Lewis and Keeney also instructed the trainees in the police skills they would need on the job. “Personnel search, crime scene investigation and suspect control were some of the skills we showed them,” Lewis said. “Once they detain a suspect, they will be able to safely bring them into custody. We demonstrated (that) even a small man can make a man of larger stature do what he wants, with only using one finger.”
Because of the dangerous environment these auxiliary police find themselves in, the military and police training tie together.
“They have to be able to function as policemen and soldiers,” said Webb. “The key is for them to be able to switch back and forth between the roles when the situation dictates. Whichever role they find themselves operating in, I hope they remember the most important thing is to be honorable in all they do.”
One of the police recruits stood above his peers. Mahmood was singled out on the first day of class and was appointed as the class commander.
“I want to defend my country from the Taliban; I want to see a bright future for Afghanistan,” he said. “There is a long road ahead of us, but it starts here with us training to defend our towns and villages. It is not enough to know how to use a rifle. We have to understand right and wrong; we have to gain the trust of the people.”
One objective of the training was to get the community to have a vested interest in its own security. The district sub-governor held a meeting of the town elders, or a shura, before the start of training.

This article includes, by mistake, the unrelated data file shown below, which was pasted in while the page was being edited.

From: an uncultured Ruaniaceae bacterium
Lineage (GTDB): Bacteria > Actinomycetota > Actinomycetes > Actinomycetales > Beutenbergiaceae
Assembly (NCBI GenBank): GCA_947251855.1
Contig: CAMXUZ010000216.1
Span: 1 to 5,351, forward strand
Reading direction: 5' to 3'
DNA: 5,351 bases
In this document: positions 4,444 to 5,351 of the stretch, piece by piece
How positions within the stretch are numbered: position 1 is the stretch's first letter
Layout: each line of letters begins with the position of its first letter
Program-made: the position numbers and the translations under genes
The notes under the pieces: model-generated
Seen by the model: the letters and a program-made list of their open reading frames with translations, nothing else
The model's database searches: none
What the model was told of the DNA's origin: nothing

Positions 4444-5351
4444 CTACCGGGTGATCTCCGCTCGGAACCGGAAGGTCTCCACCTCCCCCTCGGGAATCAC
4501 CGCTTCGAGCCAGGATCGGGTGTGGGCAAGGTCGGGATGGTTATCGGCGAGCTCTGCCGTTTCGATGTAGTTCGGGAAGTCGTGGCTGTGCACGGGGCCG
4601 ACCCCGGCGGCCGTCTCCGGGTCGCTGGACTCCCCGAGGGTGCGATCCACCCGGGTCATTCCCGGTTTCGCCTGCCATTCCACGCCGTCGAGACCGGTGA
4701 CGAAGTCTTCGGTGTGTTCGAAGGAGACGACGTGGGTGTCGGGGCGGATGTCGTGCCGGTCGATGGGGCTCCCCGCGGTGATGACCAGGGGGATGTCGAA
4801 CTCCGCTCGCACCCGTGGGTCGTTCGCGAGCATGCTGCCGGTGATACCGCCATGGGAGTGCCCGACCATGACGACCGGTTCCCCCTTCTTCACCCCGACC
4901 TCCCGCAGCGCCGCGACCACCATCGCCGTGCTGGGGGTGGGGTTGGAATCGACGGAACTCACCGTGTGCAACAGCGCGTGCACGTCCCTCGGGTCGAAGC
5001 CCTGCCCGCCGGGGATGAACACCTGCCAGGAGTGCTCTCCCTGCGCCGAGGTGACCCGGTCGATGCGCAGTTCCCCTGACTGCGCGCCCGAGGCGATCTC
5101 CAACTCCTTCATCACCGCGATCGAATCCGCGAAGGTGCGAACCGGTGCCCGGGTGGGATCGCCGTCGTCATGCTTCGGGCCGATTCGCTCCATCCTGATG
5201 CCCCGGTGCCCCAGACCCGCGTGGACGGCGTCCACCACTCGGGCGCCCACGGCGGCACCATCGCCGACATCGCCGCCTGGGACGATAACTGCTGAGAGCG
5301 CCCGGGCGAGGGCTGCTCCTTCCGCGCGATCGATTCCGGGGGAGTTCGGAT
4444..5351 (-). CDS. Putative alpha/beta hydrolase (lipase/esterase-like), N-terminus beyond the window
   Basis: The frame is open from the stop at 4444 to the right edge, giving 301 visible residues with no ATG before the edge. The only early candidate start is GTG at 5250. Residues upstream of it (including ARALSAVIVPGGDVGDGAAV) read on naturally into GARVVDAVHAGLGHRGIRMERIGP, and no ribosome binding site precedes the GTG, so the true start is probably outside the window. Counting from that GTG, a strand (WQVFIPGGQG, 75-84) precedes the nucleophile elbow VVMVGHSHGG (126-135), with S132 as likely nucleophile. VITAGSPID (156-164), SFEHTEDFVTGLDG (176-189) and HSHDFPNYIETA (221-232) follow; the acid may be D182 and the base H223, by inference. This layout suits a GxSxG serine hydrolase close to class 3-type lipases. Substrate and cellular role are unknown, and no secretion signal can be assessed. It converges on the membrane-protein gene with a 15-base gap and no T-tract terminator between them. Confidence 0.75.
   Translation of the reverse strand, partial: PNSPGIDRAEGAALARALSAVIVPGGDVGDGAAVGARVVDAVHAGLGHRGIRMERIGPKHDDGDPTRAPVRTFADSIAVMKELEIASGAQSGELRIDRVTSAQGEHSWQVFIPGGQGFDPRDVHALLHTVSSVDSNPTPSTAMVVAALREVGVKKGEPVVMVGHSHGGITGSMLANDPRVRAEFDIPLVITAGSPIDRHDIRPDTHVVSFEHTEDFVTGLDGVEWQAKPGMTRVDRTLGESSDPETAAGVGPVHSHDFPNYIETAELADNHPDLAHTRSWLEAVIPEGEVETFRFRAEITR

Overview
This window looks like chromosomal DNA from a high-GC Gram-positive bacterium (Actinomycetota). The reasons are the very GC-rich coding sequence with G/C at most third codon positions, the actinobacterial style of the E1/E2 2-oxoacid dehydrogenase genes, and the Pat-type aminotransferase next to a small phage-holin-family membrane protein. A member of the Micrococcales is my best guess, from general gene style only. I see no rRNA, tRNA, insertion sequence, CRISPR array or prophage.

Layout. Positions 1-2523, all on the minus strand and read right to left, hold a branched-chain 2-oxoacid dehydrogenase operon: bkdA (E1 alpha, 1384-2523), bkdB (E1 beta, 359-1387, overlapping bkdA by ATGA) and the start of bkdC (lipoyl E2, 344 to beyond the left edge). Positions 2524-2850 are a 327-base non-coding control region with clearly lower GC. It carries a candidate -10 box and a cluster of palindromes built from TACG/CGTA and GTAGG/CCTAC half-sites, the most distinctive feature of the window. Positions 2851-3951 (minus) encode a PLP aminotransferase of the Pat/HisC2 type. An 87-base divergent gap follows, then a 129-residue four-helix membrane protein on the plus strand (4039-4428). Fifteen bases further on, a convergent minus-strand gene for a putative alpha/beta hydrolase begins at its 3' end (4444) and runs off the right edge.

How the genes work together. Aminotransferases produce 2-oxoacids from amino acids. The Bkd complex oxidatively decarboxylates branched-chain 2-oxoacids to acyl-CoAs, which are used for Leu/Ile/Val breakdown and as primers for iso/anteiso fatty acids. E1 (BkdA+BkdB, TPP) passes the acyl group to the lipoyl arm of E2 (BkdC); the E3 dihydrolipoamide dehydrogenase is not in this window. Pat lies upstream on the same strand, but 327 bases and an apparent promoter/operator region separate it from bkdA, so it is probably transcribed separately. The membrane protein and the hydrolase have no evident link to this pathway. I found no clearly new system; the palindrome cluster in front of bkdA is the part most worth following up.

“We asked the elders to send their sons to work and train as ANAP,” said Keeney. “Even though there were no additional recruits gained from the shura, we asked the village elders to see the training first-hand.”
Most of the training was conducted in and around the Andar district center. Each day, villagers came to see what type of training the men were receiving.
“We had to keep the tempo high,” Webb said. “Not only were we trying to teach these recruits a huge amount of material in a very short time, we had to show the people of Andar the police were being given effective tools to protect them. There were a few townspeople who came up to us and thanked us for helping them make their homes more secure.”
The 10 days these men spent learning policing skills is only the beginning of their training, Lewis said.
“In the short time we had with them, we imparted the basics. Their training will continue every day on the job as they are exposed to new situations.”
The ANAP will receive additional training each quarter, and by the end of their first year on the job will have the same training as the Afghan National Police.
“This is only the first step in their education and the beginning of the future security of Afghanistan,” Keeney said. “There is much more to be done, and it will be these men bringing about a secure and viable nation.”
Navy Petty Officer First Class Scott Cohen is assigned to Combined Security Transition Command Afghanistan.)